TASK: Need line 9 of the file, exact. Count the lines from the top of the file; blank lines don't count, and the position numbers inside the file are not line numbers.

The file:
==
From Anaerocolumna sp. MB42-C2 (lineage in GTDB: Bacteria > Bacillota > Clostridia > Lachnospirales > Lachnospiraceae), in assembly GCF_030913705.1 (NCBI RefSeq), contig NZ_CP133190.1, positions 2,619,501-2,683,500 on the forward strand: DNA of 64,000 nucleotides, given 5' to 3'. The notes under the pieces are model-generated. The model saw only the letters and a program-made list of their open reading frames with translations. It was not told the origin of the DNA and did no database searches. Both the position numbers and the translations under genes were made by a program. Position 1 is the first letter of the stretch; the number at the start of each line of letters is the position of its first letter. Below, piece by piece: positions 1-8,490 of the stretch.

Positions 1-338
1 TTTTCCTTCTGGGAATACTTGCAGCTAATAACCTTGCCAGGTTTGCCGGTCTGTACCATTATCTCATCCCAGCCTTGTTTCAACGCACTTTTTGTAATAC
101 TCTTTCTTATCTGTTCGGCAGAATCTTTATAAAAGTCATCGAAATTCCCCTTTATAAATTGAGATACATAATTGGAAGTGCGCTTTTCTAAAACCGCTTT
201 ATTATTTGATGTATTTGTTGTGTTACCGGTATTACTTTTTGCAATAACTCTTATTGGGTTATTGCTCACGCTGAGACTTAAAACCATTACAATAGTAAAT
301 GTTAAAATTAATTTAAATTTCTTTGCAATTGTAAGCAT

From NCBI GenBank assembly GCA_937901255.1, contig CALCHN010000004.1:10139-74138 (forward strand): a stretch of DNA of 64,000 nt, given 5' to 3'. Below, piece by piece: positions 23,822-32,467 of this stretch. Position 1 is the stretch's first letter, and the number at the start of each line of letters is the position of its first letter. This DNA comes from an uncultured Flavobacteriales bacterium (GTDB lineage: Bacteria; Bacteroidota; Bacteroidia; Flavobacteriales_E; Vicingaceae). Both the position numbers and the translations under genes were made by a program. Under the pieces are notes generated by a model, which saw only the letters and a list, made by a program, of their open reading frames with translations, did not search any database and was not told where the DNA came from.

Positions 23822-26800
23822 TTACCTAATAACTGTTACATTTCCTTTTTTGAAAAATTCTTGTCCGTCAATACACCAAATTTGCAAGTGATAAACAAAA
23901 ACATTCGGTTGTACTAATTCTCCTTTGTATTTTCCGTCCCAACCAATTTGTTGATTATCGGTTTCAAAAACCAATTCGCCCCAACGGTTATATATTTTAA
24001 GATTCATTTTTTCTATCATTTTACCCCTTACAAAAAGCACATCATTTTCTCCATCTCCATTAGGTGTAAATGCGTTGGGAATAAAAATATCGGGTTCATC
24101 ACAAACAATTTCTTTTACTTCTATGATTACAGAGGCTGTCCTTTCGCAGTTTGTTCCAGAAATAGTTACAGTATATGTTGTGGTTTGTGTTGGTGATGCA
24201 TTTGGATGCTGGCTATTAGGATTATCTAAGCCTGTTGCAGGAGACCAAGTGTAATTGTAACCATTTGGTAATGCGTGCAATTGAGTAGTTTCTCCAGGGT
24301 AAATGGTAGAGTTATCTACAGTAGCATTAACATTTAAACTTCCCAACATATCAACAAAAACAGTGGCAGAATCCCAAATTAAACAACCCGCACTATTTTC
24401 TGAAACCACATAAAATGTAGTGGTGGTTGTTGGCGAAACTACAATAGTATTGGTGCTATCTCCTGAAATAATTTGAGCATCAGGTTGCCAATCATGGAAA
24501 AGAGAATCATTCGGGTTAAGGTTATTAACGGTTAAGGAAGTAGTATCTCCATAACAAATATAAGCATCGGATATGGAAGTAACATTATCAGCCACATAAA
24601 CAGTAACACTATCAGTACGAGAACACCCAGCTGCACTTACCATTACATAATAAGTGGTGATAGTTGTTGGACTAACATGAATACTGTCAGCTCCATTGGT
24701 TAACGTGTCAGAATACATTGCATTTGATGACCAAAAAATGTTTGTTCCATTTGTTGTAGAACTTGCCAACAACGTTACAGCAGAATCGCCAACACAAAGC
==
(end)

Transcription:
23822 TTACCTAATAACTGTTACATTTCCTTTTTTGAAAAATTCTTGTCCGTCAATACACCAAATTTGCAAGTGATAAACAAAA